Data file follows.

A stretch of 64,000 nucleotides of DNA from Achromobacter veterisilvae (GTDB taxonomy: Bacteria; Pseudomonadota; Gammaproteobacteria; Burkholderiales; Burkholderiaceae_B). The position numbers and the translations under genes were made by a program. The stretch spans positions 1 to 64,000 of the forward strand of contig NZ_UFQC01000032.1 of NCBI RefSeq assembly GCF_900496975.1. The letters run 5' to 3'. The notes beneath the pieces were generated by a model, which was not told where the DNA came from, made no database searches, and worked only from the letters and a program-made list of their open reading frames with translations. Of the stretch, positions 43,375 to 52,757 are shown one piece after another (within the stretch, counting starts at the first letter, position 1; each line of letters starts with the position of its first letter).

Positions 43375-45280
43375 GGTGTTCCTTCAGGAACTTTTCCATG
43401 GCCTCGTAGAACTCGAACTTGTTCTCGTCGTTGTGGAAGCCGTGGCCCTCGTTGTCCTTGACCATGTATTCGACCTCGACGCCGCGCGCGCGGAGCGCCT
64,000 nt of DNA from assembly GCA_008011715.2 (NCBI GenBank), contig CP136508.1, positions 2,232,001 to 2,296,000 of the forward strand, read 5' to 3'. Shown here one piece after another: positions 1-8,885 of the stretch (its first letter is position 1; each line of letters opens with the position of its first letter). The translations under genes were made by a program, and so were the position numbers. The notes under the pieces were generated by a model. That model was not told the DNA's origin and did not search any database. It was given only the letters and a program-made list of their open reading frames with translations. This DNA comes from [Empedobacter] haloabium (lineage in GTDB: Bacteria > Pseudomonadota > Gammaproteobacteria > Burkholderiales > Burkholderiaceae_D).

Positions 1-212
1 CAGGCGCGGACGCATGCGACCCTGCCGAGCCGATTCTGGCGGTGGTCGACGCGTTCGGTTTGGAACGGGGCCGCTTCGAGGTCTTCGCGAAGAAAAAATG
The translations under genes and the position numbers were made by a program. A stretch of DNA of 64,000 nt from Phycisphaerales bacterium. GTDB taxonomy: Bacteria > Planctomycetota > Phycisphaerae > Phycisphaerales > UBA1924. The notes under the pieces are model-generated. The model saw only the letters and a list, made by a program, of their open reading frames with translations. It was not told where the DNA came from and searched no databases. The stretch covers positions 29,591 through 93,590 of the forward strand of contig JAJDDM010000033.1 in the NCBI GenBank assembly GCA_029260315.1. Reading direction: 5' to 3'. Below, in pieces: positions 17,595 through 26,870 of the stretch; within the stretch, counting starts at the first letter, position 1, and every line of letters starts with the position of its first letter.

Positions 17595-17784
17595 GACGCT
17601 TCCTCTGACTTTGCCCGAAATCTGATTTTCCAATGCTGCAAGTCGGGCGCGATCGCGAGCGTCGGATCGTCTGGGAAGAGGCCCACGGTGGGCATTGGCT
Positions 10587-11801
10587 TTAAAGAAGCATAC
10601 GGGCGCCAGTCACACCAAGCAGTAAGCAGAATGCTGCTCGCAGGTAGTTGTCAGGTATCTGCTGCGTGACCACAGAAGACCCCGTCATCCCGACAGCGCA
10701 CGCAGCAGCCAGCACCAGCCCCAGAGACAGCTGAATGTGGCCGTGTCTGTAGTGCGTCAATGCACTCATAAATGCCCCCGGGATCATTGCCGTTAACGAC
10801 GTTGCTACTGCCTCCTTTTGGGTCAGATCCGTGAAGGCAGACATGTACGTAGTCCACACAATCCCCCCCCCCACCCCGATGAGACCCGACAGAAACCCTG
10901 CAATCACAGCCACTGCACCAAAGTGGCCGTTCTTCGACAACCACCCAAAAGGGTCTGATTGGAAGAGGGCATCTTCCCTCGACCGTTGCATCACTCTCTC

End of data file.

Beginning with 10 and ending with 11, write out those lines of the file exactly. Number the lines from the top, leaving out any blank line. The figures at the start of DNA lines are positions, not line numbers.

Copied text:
17595 GACGCT
17601 TCCTCTGACTTTGCCCGAAATCTGATTTTCCAATGCTGCAAGTCGGGCGCGATCGCGAGCGTCGGATCGTCTGGGAAGAGGCCCACGGTGGGCATTGGCT